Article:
While it was originally built as a one-bedroom home - an oddity at the time – the home has since been expanded upon and now features two-bedrooms and two bathrooms. There are two reception areas with a view to the garden and the property also includes two garages and a two-bedroom, one- bathroom cottage with a separate entrance.

“This property is architecturally very intriguing,” says Moosa. “The sharply pitched roof reaches down to within a couple feet of the ground to form the A shape of the home’s frame. Long exposed gum poles have been used to support the weight of the thatch, which has largely added to the interior character and interest of the home.”

Moosa explains that this home is a considered to be a heritage property as it is older than 60 years. Moosa explains that the National Heritage Resource Act governs what can and can’t be done to heritage properties. “While not all properties that are older than 60 years are considered to be a heritage resource, they have general protection under heritage legislation, as does this particular property,” he says.


?5 Bedroom House for sale in Emmarentia

Talking about general property trends in Emmarentia, Moosa notes that while the number of sales transactions in the area has been a lot lower this year compared to previous years, there has been a solid increase in the average price achieved by agents. “The reason that there have been fewer sales this year is not because there are fewer buyers, but rather due to a lack of supply of properties on the market. This has increased demand for property in Emmarentia, which has in turn pushed up the average price of properties in the area.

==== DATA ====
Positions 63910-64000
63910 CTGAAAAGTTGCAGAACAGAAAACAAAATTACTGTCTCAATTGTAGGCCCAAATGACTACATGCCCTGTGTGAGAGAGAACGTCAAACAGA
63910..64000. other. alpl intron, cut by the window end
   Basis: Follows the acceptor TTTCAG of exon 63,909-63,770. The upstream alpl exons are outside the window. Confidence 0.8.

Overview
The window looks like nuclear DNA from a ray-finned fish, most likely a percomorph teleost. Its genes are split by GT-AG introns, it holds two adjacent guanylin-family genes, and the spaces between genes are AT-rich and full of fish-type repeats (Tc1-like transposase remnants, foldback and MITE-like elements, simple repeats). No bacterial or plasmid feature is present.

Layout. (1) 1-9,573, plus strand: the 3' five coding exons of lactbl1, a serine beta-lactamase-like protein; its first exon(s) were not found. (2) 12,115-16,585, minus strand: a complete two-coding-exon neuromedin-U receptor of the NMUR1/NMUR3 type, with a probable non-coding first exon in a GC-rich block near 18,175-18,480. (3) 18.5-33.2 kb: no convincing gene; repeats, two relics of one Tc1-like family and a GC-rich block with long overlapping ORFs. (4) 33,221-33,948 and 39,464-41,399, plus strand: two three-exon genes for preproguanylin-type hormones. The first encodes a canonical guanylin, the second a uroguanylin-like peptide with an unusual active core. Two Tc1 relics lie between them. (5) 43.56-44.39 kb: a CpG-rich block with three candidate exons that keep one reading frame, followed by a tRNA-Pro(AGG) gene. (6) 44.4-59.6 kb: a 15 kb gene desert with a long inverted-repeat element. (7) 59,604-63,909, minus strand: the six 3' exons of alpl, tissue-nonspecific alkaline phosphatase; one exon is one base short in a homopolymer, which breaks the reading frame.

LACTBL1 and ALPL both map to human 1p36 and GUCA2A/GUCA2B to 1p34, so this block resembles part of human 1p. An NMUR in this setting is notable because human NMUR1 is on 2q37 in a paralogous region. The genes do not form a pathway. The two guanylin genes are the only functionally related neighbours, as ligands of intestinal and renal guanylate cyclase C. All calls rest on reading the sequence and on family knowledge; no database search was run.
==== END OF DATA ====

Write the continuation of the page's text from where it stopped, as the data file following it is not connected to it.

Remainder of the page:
He notes that over the past ten years demand for property in the area has steadily increased due to the area’s lifestyle offering and the fact that the suburb has been well-maintained. 

Moosa says that the majority of the homes in Emmarentia are freehold properties, while around 5% are sectional title units. He notes that an entry level home in the area will usually sell for between R1.7 million to R2 million. These homes generally feature parquet flooring and pressed ceilings but many are dated and require some renovation. Mid-level homes start from R2 million and go up to around R2.5 million. These homes will offer three to four bedrooms, two bathrooms, three reception areas and a double garage. High-end properties in Emmarentia usually sell for between R3.0million and R4.3 million, however there are many spectacular homes located on the ridge and on the dam which could possibly sell well in excess of this price range. These homes usually boast a much larger stand than the average homes in the area and are either modern or a classic Johannesburg style home.

Adrian Goslett, CEO of RE/MAX of Southern Africa, says that a home’s location and how the area in which it is situated is maintained will have an impact on the property’s appreciation over the long term. “From an investment perspective, it is far better to own the worst house in the best area, than the best house in the worst area,” says Goslett.